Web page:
Game controller illustration

During the pandemic, people have spent a significant amount of time inside their homes, leaving only to eat or buy stuff that makes staying inside bearable.

Fortunately for those lacking some quality entertainment, gaming can make time alone sufferable by offering fantastic places to explore, unique social experiences and hours of content to fill the gaps in people’s lives opened by quarantine.

Video games are about walking in the characters' shoes and exploring new worlds. There are many ways to find exciting games like that for yourself.

First, try asking friends about the games they enjoy. They can give you examples, and you both can talk about the game as you play through it, strengthening each other's understanding of it.

You could also check top-ten lists and game storefronts like "Steam’s" Discovery queue or your favorite content creators’ favorite lists. If you follow a gaming Youtuber, watching one of their videos about an unfamiliar game could introduce you to something you might end up enjoying.

Regardless of what you do, try to keep an open mind and play in a time where you can soak in the atmosphere of the game you want to play.

From the ancient games of "Senet" and chess to "Pong" and "Fall Guys," people have played various games with one another for thousands of years; gameplay almost always featured a second player. The concept of gaming and competition has always carried an element of social interaction.

If you want to play something with some friends over Zoom, there are great browser-based party games out there. Those that emulate physical board games, like the doodle-based charades game or the fast-paced version of "Scattergories" called "Really Boring Website," are fantastic. Even official games like "Codenames" get their own versions in "Codenames Online." Most of these are free, quick to set up, and most importantly, fun.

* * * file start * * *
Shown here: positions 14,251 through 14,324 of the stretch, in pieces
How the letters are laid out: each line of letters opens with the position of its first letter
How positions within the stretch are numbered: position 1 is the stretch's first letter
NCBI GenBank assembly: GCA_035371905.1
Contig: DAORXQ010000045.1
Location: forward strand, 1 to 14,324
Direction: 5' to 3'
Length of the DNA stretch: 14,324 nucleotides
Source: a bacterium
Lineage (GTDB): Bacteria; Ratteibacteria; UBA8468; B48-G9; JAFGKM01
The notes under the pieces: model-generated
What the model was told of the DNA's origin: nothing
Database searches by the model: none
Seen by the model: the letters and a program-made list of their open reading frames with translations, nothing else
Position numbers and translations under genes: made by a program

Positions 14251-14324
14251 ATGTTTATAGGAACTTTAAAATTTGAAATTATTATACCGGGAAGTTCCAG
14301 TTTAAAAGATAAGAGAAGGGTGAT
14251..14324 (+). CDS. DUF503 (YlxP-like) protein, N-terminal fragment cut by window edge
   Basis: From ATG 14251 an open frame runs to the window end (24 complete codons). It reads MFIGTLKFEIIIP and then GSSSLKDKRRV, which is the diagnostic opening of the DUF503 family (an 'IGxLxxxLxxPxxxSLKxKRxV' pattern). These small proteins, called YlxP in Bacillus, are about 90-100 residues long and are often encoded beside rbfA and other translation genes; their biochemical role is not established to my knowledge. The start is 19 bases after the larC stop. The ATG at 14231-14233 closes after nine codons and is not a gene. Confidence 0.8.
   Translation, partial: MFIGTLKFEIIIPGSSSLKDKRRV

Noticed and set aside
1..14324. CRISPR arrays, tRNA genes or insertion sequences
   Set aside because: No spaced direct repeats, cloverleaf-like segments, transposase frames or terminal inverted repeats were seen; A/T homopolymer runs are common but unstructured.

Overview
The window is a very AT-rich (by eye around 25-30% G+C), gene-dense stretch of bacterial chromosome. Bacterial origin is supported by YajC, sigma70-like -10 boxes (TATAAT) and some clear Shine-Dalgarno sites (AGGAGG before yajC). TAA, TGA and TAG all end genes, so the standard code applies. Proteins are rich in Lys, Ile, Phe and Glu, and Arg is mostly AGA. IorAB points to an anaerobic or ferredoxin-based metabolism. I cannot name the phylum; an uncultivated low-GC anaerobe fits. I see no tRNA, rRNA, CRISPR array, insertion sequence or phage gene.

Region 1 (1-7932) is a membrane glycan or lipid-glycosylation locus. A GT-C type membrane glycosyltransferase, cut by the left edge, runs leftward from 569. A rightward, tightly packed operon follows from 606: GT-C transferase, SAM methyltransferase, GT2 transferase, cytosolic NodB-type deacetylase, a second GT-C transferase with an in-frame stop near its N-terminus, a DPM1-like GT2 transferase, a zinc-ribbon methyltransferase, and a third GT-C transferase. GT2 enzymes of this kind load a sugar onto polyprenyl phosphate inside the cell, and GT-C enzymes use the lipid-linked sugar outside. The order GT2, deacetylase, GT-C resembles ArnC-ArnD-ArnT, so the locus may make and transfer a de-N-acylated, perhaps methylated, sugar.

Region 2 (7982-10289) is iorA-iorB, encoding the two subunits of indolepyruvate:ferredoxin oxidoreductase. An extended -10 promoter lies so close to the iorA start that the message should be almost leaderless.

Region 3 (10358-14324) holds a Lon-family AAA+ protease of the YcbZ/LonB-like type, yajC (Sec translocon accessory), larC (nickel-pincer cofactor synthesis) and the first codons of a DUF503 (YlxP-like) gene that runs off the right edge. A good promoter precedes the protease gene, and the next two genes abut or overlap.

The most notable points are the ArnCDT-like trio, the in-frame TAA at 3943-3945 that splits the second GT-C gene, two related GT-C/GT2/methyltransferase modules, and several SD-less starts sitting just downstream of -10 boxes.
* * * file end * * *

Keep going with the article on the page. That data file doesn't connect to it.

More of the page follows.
As far as traditional videogames go, there is an abundance of free-to-play games that can be played with friends. Some of the most well-known are "Fortnite," "Team Fortress 2" and "Destiny 2." "Destiny" and "Fortnite" are more recent and experience constant updates; however, "Destiny 2" contains a plethora of content that requires a group of 3-6 friends to play. "Team Fortress 2," on the other hand, is not updated as often, but the gameplay and its intricacies offer hours of entertainment.

If you want a social experience and are willing to spend some money, you have even more options. Games like "Among Us" and "Fall Guys" are fun and affordable. People who have PlayStation Plus for PS4 can get the classic Battle Royale game "Player Unknown’s BattleGrounds" and "Street Fighter V."

For a classic online board game experience, games like "Tabletop Simulator" create a virtual tabletop for all sorts of games, such as pen and paper role-playing games, actual board games and any indie game created for the games workshop.

Games that someone could spend several hours playing are not new, but it is becoming difficult to find ones that stand out from the pile. Long gameplay options worth considering are "Persona" and "Yakuza." Both last up to 100 hours and feature fun strategies and stories every step of the way.

"Persona," a turn-based RPG, is a massive, stylish franchise. There is also talk of the whole series being ported to PC just like "Persona 4 Golden," which was re-released in July. The series’ newest release, "Persona 5 Royal," adds a whole new splash of content to the original "Persona 5" from 2016 and improves every aspect of its mechanics.

Yakuza, a "beat 'em up" brawler about Japanese crime families, started as a cult classic and is currently a popular series slated to add its eighth installment, "Yakuza: Like a Dragon." The game alternates from a serious drama about the lives of those involved in the yakuza to side stories involving club management simulators and the strangers you might meet on the streets of fictional Kamurocho.

Playing video games can help us cope and stay connected in these strange times. It involves social distancing, allows exploration and consumes time, which equates to the perfect recipe for quarantine entertainment. Regardless of what speaks to you or what you are looking for in a game, if you need something positive to do during quarantine, gaming has you covered.

- Brett Owen is a computer science junior

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